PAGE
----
Human dignity, life, death and democracy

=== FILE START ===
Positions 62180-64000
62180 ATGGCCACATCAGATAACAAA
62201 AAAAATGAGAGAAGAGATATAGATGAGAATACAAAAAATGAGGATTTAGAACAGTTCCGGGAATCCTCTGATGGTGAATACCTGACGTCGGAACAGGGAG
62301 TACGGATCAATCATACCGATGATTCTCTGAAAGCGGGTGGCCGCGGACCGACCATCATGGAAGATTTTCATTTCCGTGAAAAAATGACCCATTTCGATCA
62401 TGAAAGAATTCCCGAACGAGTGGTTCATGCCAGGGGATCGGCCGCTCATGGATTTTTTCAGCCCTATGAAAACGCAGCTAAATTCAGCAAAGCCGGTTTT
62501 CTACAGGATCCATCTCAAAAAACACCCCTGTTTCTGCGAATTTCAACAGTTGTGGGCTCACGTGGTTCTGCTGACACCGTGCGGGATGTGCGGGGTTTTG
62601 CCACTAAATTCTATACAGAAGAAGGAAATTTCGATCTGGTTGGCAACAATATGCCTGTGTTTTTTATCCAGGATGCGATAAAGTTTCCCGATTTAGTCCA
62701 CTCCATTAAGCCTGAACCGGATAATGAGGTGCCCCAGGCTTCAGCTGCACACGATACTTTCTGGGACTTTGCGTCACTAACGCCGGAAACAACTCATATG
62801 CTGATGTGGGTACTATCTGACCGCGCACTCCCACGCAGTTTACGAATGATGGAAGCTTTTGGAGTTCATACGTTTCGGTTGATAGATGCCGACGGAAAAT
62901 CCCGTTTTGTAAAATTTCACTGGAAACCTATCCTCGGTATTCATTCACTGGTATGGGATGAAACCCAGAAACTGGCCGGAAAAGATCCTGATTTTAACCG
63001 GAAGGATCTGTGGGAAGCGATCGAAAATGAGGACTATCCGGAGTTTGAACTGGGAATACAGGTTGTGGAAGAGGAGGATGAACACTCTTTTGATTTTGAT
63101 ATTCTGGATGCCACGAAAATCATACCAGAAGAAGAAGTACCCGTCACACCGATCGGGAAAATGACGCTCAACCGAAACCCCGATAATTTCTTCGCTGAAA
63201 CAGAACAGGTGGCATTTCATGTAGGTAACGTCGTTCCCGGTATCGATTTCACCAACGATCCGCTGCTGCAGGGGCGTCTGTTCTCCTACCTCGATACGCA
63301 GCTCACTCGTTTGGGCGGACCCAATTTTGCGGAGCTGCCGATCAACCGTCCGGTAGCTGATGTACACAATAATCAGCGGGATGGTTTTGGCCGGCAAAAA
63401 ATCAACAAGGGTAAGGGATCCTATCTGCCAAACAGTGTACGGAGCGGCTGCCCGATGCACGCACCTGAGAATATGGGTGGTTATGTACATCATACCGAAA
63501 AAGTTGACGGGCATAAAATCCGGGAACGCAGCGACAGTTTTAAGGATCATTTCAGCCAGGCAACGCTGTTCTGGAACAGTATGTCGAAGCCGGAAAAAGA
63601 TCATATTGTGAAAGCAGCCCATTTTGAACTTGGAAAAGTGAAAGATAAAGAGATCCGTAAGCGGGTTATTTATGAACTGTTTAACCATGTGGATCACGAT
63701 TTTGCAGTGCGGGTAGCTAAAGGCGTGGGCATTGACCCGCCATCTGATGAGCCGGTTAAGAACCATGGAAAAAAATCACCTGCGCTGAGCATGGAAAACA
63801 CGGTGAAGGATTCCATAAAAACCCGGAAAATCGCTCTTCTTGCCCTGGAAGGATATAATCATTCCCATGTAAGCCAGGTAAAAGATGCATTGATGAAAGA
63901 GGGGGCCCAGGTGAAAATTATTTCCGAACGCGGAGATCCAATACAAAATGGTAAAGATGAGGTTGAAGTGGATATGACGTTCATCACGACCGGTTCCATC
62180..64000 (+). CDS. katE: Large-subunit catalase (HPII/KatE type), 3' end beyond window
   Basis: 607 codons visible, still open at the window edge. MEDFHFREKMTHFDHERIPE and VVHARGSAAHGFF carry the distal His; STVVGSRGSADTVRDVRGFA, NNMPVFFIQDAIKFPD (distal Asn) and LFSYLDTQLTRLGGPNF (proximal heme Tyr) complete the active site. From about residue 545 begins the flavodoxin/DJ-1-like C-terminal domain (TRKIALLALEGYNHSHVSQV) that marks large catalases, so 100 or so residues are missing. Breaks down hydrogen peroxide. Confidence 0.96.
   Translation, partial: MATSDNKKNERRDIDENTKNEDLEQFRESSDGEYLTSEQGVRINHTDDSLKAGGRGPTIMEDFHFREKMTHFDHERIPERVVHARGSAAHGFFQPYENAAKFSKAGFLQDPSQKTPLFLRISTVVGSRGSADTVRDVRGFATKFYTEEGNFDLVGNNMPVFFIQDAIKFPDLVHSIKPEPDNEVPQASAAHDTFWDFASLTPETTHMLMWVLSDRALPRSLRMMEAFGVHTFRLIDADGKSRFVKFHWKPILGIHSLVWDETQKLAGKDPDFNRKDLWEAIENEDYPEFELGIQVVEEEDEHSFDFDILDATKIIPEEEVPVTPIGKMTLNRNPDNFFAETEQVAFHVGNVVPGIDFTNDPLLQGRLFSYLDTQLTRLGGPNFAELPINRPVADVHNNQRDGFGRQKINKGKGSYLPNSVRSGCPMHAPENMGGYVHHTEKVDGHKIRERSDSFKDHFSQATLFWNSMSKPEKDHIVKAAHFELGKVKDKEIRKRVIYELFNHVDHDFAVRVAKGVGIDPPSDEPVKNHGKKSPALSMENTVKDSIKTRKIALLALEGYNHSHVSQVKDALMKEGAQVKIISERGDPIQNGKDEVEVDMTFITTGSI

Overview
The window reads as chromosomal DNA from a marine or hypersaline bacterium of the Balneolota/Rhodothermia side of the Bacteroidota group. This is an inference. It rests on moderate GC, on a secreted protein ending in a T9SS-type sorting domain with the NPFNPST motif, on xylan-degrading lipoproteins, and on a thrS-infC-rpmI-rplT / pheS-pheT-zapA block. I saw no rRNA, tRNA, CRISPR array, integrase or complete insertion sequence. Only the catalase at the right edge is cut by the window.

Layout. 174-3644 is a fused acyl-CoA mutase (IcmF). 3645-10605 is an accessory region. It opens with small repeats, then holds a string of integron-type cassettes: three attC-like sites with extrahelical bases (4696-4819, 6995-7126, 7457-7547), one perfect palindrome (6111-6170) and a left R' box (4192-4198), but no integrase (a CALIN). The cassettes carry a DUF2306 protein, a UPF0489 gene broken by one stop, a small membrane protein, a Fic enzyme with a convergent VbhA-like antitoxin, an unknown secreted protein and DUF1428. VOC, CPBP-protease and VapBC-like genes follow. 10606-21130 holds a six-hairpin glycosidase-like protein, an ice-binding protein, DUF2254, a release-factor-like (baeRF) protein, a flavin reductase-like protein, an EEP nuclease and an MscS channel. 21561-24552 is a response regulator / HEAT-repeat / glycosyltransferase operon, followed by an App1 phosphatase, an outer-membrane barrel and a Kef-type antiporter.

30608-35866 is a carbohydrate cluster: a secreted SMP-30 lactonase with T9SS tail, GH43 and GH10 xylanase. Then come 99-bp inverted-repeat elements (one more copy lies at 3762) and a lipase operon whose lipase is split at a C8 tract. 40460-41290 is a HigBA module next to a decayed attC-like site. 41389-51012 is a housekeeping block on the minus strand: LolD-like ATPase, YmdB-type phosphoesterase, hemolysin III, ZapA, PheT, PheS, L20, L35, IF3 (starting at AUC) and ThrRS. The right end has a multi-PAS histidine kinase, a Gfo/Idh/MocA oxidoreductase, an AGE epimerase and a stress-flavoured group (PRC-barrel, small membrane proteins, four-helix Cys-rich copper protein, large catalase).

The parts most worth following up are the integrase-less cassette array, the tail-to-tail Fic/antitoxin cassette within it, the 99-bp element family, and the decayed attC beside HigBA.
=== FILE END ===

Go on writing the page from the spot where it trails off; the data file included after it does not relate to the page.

This paper reflects on the significance for democracy of the promise made in Article 1 of the 1948 UDHR that ‘all human beings are born free and equal in dignity and rights’. This issue is especially relevant today, as the Covid 19 pandemic tests human rights frameworks and war rages within the Council of Europe. The paper makes three points: 1. that the right to life has to be envisaged as a right to life with dignity; 2. that death and dying have to be integrated into any understanding of such a right to life and that the finite nature of human existence has to be addressed both as a dimension that all individuals experience and, at the level of humankind, as a prospect that has to be acknowledged; and 3. that this re-thinking of the right to life with dignity transforms our understanding of liberal democracy. Drawing on a range of theoretical and empirical materials, this paper explores some of the ways in which such a human dignity-based democracy may be conceptually imagined.